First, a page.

In we ring the New Year with hopes and expectations and lots of resolutions for 2018. Some we will keep, some we won’t, and some we completely fail at doing. One resolution that needs to be on your list for 2018 is an absolute resolve to reduce carbohydrate intake for the coming year. Unless you are working out several hours a day, running, or work in a demanding physical job, YOU ARE KILLING YOURSELF WITH EXCESS CARBS.
First of all, what are carbohydrates? Carbohydrates are a necessary food group that provides fairly instant energy to the body for normal metabolism and daily activities. Therefore, it is a necessary part of your diet, but in moderation. Carbs consist of breads, cereals, sugar, everything made with sugar (including sodas and sweet tea), potatoes, rice, and pasta just to name a few. Carbs as I stated provide the energy for metabolism and the breakdown of protein in your diet. However, in most of our normal sedentary life styles very little carbs are required to drive that metabolism. As a matter of fact some studies show, as little 600 calories per day are required to run the basics of your daily function. On average as little as 1500-1800 calories is enough for a moderately active person. Now on to the problem. Look at how many calories you intake just in one day. Most everyone averages about 3000+ calories of daily food and drink intake. If you are not active, and I’m not talking about moving your chair around the office, you are going to store at least half or more of those calories. That storage is called FAT. Now repeat this intake day in and day out and you can see why fat accumulation can occur and why the obesity rates are climbing rapidly all over the US. In fact, SC is now 12th on the list of the most obese states in the US. To our credit that is a change from 8th the year before. (Mississippi is #1)
Obesity has been classified as a disease and excess carbohydrate intake has been pegged as one of the main causes. With the almost exponential increase in obesity rates over the years there has been a parallel increase in Type 2 diabetes where the size of the body and the calorie intake outstrips the ability of the pancreas to produce enough insulin to metabolize the sugars. This leads to more requirements for medicine to increase the insulin output. Ongoing elevated blood sugars can then lead to an increase in heart and vascular disease resulting in poor circulation to the extremities and eventual numbness and possible loss of a limb.
Obesity appears in some studies to have a negative effect on cancer risk, recurrence, and mortality. In a position statement by the American Society of Clinical Oncology as many as 84,000 cancer diagnoses each year are attributed to obesity with implications of 15-20% direct mortality related to obesity. There has been a direct link to an increase in breast cancer due to obesity. As it relates to orthopedics and joint problems, THE KNEE AND THE HIP JOINT WERE NOT DESIGNED TO CARRY SEVERAL HUNDRED POUNDS and, therefore, are prone to wear out earlier in life.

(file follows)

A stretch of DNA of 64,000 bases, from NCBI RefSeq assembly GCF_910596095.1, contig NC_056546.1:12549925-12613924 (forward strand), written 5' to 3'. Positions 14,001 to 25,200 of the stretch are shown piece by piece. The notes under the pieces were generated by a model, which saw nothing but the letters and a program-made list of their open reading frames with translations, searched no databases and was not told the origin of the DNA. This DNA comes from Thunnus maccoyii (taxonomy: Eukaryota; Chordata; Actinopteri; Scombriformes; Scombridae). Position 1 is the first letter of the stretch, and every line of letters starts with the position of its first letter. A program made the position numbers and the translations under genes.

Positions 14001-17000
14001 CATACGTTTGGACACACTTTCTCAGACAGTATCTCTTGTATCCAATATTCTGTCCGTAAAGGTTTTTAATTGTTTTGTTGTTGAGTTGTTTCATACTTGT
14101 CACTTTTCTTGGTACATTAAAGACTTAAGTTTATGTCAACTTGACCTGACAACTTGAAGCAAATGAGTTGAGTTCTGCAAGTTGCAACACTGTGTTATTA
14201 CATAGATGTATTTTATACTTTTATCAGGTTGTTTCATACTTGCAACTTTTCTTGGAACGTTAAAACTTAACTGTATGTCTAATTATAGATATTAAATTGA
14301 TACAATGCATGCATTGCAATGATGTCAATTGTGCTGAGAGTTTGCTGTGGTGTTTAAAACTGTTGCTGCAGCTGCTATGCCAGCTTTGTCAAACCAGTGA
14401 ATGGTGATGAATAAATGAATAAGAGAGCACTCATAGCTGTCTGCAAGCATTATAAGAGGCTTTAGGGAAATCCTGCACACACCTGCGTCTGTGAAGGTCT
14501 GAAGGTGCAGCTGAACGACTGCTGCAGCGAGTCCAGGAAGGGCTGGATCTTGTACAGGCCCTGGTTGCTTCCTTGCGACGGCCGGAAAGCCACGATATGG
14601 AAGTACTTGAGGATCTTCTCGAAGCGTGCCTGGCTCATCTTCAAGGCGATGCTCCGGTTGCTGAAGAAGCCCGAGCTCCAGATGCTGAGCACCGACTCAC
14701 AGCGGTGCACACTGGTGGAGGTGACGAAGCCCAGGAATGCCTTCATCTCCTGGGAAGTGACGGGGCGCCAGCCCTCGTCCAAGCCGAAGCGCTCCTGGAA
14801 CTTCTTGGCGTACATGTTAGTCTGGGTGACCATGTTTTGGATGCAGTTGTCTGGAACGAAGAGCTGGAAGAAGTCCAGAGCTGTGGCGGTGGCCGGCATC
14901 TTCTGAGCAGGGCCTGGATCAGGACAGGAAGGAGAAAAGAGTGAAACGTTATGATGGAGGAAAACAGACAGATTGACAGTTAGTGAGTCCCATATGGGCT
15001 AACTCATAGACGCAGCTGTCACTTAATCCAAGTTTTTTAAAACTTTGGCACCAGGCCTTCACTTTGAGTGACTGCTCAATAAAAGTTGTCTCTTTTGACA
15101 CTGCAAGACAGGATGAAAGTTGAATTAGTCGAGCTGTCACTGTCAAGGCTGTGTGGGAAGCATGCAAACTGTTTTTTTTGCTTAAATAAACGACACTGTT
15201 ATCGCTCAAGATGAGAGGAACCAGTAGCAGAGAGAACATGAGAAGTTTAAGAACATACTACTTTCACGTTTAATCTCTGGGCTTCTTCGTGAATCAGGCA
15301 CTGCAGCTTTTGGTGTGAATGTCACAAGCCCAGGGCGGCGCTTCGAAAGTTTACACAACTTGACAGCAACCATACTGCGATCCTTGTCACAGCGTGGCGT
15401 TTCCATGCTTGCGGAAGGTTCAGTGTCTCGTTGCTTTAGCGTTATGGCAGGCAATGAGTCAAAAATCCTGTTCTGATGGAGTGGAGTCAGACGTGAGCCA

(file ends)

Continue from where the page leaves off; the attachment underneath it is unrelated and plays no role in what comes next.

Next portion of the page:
What can be done? Understand that Carbs are the most addicting food group. Simple carbs have a way to drive your appetite center to want to eat more and order more food. That good smelling bread that is put on your table at the restaurant can drive your appetite to order more food. As fat builds up, a hormone in the fat called Ghrelin can further drive the appetite center to crave more and more food. See the endless cycle? Control is not easy. When going on a weight loss diet the hardest thing to do over the first week or two is to not eat carbs. Once that time frame has past it seems most patients aren’t grabbing for the carbs.
Drinks have carbs and count in the overall calorie intake. Many patients think drinking several sodas daily doesn’t count. A 12-ounce regular soda has 135-150 calories, all from carbs. A 20-ounce soda has 250. Drink 2 or 3 a day and you are at 300 -750 calories of that total intake. Add some sweet tea (usually 120 plus calories per glass) and you may exceed any recommended total daily intake for food and drink.
It’s a New Year, a new beginning. Make determinations that an obese life does not have to happen to you. Stop the Carbohydrate poisoning that is ruining your life. Look for ways to decrease your carb intake and take advantage of every opportunity to eat smaller portions and healthier choices. If you don’t exercise, don’t commit to a gym that will only be a memory in a month. Start small by short walks where you live. Park away from the door at work. Take the stairs at work or at church instead of the elevator. Do multiple small things each day and then work toward a longer walk or workout. Most of all commit to be healthy. Get the grilled chicken without the bun, use the vinaigrette dressing instead of the Ranch and don’t get fries with anything. Water is good too especially with a little lemon squeeze. If you must get dessert, only a bite or two will do. Remember, GET LEAN IN ’18.
Live lean, Live happy